Road to Next-Gen: PS4's Launch Games Underwhelm

Road to Next-Gen: PS4's Launch Games Underwhelm

The PlayStation 4 launches tomorrow, but while the machine itself has been well-received, the early games lineup is somewhat tepid.

PlayStation 4 is out tomorrow! Are you excited?

Jeremy and Mike were pretty impressed with the new machine in their hardware review, but unfortunately the same can't quite be said for the launch lineup of games; Jeremy came away from Killzone: Shadow Fall singularly unimpressed, for example, and Knack, a title Sony has been pushing hard to be some sort of mascot for the new platform, currently sits at a Metacritic score of just 59.

Speaking with our sister site Gamesindustry International, Sony Worldwide Studios boss Shuhei Yoshida noted that he had found the low scores "disappointing" and acknowledged that they were "mixed." He attributed the scores in part to critics having a lot of games to cover in a short period of time and the lack of online functionality preventing journalists from getting a good look at, say, Killzone's multiplayer. He remains confident about the future of the system, however.

"It's disappointing," he says, "but I don't think it's worrisome for the launch of the system. I've played through all of our games -- Killzone, Knack and Resogun -- and I totally enjoyed playing through these games. These games really grow on you when you play more."

When queried about Knack's poor performance, and whether it was a result of Mark Cerny being spread too thin between game development and his responsibilities as PS4 system architect, Yoshida was characteristically candid.

"The game wasn't designed [to meet specific] review scores," he says. "I was hoping Knack could score in the mid-70s and last I checked it's around 59-60, so I'm hoping it goes up. The game uses only three buttons to play, so it's not the type of game reviewers would score high for the launch of a next-gen system. The game was targeted as what we call a 'second purchase' -- you know, people may purchase PS4 for Call of Duty or Assassin's Creed or Killzone, but if they also buy Knack, this is a game that you can play with your family or your significant other. It's a message that as a platform we are not just trying to cater only to the hardcore, shooter audience."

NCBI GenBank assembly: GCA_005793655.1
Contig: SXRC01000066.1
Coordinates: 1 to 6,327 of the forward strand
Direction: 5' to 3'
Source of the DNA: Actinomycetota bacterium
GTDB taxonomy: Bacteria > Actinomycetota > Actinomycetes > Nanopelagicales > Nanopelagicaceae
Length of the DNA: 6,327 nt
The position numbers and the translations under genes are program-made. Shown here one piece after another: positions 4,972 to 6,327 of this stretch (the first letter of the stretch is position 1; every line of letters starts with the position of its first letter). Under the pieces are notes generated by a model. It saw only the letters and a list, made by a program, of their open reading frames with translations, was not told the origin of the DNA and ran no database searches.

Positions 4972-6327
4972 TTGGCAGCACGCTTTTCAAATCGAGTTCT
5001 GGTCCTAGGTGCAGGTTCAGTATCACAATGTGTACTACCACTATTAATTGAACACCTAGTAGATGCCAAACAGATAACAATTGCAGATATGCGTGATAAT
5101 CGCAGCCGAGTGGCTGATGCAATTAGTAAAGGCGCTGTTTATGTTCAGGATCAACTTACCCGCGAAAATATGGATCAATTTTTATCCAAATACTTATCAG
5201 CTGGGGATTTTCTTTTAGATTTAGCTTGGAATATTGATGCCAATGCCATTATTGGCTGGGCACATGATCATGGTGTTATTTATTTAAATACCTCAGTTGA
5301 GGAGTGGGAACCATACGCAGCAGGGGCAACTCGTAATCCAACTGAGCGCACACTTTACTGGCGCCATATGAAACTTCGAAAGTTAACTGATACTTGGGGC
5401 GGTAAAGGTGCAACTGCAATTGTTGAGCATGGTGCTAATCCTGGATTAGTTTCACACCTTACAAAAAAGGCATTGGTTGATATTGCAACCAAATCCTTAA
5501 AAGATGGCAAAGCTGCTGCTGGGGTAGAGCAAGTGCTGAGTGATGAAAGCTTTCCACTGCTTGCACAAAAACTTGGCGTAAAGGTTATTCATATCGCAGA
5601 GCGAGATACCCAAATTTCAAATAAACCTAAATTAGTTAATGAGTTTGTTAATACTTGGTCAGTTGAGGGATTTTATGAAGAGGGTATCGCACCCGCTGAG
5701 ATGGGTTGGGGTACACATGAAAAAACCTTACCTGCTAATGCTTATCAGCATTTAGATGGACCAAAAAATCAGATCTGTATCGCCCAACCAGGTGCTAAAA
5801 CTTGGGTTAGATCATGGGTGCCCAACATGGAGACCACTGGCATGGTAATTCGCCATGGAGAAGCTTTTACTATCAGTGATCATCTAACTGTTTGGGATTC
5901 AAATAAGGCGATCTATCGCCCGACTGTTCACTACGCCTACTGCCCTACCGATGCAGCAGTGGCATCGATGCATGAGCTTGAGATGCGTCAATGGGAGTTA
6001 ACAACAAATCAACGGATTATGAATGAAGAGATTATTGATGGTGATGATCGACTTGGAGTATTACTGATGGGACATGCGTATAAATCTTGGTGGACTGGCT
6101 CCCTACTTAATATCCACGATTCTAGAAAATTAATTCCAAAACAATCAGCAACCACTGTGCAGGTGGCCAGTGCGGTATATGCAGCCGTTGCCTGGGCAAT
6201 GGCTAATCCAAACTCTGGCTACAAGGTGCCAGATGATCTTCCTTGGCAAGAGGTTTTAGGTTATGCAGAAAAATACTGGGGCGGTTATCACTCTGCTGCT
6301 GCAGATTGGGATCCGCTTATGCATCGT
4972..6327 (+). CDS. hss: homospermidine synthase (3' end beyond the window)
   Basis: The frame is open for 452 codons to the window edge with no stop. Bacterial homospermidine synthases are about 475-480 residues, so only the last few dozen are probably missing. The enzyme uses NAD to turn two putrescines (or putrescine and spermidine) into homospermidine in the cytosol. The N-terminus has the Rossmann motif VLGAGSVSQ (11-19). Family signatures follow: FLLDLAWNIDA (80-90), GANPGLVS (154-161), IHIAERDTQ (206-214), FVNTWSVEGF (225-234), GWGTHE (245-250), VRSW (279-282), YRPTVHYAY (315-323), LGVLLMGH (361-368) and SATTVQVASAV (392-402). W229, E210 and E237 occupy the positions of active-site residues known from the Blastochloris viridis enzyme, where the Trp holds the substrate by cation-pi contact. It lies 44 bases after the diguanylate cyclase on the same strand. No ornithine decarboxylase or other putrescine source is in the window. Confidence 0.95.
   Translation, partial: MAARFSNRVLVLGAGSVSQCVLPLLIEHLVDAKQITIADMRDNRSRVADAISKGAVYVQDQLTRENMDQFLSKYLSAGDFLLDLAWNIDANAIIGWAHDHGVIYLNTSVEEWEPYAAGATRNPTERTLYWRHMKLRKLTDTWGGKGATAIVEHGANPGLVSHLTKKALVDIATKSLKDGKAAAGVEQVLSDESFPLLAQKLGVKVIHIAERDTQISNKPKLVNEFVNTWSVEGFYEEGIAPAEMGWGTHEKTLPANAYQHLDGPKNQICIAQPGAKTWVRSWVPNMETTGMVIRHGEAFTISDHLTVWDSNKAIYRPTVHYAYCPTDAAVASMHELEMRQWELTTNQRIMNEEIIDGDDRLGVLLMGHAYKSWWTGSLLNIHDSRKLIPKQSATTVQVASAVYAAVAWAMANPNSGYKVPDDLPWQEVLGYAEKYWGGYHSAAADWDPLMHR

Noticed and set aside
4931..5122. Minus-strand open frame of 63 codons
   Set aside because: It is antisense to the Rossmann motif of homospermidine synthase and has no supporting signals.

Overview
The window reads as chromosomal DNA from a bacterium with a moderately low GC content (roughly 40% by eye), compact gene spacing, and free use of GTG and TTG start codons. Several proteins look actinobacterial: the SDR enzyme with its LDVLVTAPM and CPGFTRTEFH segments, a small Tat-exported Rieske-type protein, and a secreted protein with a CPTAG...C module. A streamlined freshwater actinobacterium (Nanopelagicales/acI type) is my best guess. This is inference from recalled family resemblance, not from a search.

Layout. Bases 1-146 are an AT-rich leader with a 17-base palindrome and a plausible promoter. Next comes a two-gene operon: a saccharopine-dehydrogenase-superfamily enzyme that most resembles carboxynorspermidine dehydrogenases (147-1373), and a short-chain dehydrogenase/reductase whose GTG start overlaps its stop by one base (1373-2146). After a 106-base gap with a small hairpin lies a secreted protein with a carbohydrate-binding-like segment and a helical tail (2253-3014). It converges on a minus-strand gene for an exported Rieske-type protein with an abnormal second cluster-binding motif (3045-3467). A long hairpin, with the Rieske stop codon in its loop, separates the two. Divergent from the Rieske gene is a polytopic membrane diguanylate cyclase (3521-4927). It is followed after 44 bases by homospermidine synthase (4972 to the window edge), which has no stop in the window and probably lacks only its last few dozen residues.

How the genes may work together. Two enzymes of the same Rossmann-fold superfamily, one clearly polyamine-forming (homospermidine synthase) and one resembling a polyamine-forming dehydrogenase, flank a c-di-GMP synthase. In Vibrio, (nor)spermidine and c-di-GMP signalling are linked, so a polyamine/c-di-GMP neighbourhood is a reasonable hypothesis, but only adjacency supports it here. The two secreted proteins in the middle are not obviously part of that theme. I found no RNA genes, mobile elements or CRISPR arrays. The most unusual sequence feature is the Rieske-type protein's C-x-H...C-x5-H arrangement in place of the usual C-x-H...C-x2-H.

Gamesindustry also asked Yoshida what his thoughts on "resolutiongate" were; does 1080p really matter?

"I can confidently say that graphics matter," he says, decisively. His reasoning? 1080p resolution isn't just about making games look sharper; it's about making them play better. He cites the example of Killzone: Shadow Fall, and that the increased resolution of the game means that control is more accurate and there's less need for the usual "aim assist" function typically found in console-based shooters. "You don't need to be able to spot the difference in resolution, but it just feels great," he adds.

Interestingly, much of the resolution debate has surrounded Call of Duty: Ghosts, and how it runs at a native 1080p on Playstation 4 as compared to upscaled 720p on Xbox One. Except that's not quite accurate; our sister site Eurogamer reported last night that in direct contradiction to both Inifinity Ward and Sony's statements about the game, an unpatched version of Call of Duty: Ghosts actually runs the single-player campaign at 720p resolution. Whoops.

Fortunately for those who care about such things, by the time you get a PlayStation 4 hooked up to your TV, there'll be a day-one patch available that corrects the resolution in single-player to native 1080p. Activision has blamed the mistake on a "configuration issue" rather than the game not being optimized correctly -- but it's yet another log on the "resolutiongate" fire.

Yoshida notes that at this early stage, a lot of developers are not taking advantage of what he calls the "hidden powers" of PlayStation 4, and as such these launch games are perhaps not the best means of judging what the new system is capable of. He cites PlayStation 4's use of GPGPU -- a technology where graphics processors can be used to perform calcuations normally offloaded onto the main CPU -- as a particular example. He does, however, point out that launch game and initial PlayStation Plus freebie Resogun does make use of GPGPU, and perhaps coincidentally is by far the highest-scoring PS4 game in the initial batch of reviews.

"At least we have one game that's getting great reviews," he says, and in my mind's eye he follows it with a cheeky wink and smile.

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